What are E-markings?
In order for lighting products to be traded on the European market, they must meet certain requirements in the areas of safety, health and the environment. For example, with regard to the safety of drivers of vehicles and their surroundings when it comes to lighting, regulations have been drawn up by the Economic Commission for Europe: ECE. Directives (indicated with the letter R) lay down, for example, the amount of light, visibility, flashing frequency, etc. of headlights, rear lights, flash units, work lights, etc. The E-markings are also referred to as ECE-markings.
E-markings: proof of approval
If a lamp demonstrably complies with the applicable requirements, it is given a so-called E-mark. This can be on the housing or on the lens of the lamp, for example.
E-markings on lamps: Which country?
The E-code on a lamp shows in which country the type approval took place. The testing authority in that country has examined the product (vehicle lighting, worklight, beacon, torch) and has concluded that it complies with the European homologation requirements. This is recorded in a report. The manufacturer of the light must be able to produce this!
For the Netherlands (E4) the RDW is the inspection authority.
The most important ECE-RXX requirements for TRALERT®
ECE-R10 Electromagnetic compatibility (EMC)
Light fittings fitted with LEDs are sensitive to the emission of electromagnetic signals. If these signals are not suppressed, there is a good chance that they will interfere with, for example, the car radio. This is obviously not desirable. Products that comply with ECE-R10 regulations suppress these signals and are EMC suppressed. So no problems with car radios and the like.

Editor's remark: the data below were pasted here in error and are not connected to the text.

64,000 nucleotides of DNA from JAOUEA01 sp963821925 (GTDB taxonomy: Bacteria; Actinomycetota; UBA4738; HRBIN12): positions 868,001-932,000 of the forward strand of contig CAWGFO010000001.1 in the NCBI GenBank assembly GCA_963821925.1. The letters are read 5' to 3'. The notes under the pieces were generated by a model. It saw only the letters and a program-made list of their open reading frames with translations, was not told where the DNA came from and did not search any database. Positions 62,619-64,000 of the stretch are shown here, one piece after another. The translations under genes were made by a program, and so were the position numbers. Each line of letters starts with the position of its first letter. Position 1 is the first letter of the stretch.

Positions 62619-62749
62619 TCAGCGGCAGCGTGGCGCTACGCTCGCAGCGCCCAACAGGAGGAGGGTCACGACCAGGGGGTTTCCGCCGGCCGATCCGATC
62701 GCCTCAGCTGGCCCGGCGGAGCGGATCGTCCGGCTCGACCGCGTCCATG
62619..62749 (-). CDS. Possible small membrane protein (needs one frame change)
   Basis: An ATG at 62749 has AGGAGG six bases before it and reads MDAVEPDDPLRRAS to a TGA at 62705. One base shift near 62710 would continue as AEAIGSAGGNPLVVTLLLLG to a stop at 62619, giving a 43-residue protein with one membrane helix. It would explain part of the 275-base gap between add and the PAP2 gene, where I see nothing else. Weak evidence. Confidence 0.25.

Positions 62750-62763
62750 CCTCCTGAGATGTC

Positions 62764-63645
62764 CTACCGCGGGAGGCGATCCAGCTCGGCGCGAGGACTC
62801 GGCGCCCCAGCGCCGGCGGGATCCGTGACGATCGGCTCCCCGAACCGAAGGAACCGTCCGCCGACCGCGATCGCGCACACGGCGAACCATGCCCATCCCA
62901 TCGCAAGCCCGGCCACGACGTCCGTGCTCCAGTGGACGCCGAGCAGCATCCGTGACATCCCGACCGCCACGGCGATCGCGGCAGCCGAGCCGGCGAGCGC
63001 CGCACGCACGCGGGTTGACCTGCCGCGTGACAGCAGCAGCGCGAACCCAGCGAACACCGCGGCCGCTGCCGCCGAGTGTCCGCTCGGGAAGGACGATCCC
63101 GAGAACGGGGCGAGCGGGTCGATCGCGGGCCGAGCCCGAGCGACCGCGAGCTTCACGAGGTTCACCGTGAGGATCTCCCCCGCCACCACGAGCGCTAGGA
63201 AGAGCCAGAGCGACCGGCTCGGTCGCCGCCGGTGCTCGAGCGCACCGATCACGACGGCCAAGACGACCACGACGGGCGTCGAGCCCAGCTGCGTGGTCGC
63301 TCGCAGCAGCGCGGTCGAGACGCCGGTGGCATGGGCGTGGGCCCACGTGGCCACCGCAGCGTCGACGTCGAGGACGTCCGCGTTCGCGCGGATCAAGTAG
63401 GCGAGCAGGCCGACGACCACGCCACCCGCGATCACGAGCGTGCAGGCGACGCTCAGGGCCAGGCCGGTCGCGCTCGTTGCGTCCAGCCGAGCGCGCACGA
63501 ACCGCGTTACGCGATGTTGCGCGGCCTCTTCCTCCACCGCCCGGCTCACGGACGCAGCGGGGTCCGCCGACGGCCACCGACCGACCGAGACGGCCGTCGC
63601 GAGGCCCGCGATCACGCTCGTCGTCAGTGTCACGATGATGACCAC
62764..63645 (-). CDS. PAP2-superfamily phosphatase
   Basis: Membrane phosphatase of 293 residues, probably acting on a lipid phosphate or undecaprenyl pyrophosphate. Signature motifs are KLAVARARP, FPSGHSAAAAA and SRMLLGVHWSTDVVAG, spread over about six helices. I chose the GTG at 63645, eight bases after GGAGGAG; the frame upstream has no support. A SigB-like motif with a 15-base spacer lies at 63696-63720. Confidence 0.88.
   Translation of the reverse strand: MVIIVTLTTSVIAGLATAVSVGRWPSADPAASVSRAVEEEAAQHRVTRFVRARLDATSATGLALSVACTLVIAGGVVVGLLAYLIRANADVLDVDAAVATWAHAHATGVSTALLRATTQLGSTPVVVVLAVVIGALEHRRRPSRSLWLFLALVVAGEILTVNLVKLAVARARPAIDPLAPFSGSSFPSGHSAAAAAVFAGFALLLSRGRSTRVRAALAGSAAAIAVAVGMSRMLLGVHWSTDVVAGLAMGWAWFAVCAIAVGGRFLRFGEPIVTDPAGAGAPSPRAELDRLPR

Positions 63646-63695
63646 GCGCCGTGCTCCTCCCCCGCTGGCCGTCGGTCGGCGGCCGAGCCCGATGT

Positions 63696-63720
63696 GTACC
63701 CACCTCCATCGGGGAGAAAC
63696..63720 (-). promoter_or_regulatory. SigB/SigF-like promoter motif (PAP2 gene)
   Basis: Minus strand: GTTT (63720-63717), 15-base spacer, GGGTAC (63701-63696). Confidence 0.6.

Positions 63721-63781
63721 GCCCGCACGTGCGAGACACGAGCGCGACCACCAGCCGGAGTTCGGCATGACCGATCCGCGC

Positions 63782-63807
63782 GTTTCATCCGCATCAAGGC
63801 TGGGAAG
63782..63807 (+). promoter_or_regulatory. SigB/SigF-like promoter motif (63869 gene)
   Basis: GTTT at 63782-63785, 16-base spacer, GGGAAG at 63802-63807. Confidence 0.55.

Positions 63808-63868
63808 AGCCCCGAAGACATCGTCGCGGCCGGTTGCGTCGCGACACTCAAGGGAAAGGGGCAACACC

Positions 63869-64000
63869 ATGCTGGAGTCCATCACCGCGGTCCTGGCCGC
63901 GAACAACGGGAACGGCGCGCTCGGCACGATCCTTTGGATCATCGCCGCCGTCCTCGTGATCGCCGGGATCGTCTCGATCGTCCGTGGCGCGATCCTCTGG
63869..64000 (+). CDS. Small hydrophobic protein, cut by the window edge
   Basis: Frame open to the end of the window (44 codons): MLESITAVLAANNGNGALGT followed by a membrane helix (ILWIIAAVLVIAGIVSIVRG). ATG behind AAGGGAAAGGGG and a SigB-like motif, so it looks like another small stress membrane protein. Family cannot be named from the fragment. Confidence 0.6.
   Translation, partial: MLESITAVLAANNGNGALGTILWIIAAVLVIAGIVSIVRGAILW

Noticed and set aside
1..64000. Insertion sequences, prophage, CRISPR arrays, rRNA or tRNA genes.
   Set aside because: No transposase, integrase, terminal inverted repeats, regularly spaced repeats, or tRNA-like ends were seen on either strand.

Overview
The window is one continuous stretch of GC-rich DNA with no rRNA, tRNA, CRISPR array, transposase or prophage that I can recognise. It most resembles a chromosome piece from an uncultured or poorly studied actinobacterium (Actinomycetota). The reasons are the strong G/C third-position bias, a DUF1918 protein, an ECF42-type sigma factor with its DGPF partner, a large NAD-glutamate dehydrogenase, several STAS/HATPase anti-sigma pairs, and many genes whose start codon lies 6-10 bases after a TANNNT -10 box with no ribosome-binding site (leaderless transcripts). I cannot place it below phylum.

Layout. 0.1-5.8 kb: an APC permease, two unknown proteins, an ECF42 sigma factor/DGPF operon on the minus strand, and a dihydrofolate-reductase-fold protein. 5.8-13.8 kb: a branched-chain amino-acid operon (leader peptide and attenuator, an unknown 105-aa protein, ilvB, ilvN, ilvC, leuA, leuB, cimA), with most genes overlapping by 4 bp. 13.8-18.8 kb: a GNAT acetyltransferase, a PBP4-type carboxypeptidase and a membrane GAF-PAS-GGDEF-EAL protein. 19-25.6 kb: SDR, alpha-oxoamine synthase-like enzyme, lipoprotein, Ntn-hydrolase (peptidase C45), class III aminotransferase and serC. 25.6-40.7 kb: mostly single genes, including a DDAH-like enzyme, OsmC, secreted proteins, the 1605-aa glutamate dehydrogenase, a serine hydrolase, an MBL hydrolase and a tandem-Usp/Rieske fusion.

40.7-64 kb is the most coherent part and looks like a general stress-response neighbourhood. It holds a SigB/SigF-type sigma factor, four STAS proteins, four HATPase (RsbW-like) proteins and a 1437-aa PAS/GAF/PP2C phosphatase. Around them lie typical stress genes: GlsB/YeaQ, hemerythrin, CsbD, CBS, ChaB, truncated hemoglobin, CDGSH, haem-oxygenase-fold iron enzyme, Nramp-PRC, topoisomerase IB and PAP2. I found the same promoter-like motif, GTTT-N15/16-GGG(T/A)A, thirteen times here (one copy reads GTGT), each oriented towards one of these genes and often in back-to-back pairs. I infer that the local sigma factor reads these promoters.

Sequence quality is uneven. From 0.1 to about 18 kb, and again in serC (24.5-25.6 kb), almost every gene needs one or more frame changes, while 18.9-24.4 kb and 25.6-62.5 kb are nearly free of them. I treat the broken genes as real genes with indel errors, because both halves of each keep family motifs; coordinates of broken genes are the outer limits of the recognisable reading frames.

Beams that radiate out in front of the vehicle must have ECE-R112 type approval as soon as they are used on public roads. LED driving lights with this type approval is equipped with a lens technology that prevents glare for oncoming traffic.
ECE-R23 Reversing lights
ECE-R65 Vehicle warning lights
When do you have to use R65 signalling lights?
As of 1 March 2009, the European regulation ECE REG 65 applies. This regulation applies to acoustic and optical signalling on newly delivered, towed and trailered vehicles. From 1 March 2014 the regulation will be compulsory for both new and already driven, towed and semi-towed vehicles.
When should yellow flashing lights be used?
In the following activities or circumstances, a vehicle shall use yellow flashing or indicator lights if there is a risk that the vehicle will not be seen in time by other road users:
- Activities for roadside assistance with motor vehicles apparently equipped for that purpose.
- Activities using motor vehicles apparently equipped for the purpose of assistance and the repair or recovery and towing of vehicles.
- Carriage of indivisible loads, insofar as this concerns vehicles which have been granted an exemption in accordance with the vehicle regulations, with regard to the dimensions of these vehicles or their loads.
- Accompanying transports for which an exemption has been granted, insofar as this accompaniment results from the exemption and this is done with specially equipped vehicles.
- Work on, on, in or above roads, including slippery road conditions or snow clearance.
- Escorting military columns.
- Driving agricultural or forestry tractors and reduced-speed motor vehicles, or trailers propelled by them, which are wider than 2.60 m including the load.
Description directive ECE R65:
Yellow flashing light: light composed of one set of yellow signal lights.
- The set must comply with ECE Regulation 65 and is certified accordingly.
- The set is mounted so that the light signal is visible from a distance of 20 m around the vehicle. Measured at 1.5 m above the road surface.
For which vehicle categories:
- Vehicles with at least four wheels and carrying passengers (Cat. M1, M2, M3)
- Vehicles with at least 4 wheels and carrying goods (Cat. N1, N2, N3)
- Trailer (Cat. 01, 02, 03, 04)
- Agricultural and forestry tractors (Cat. T)
- Off-road mobile machinery (Cat. G.)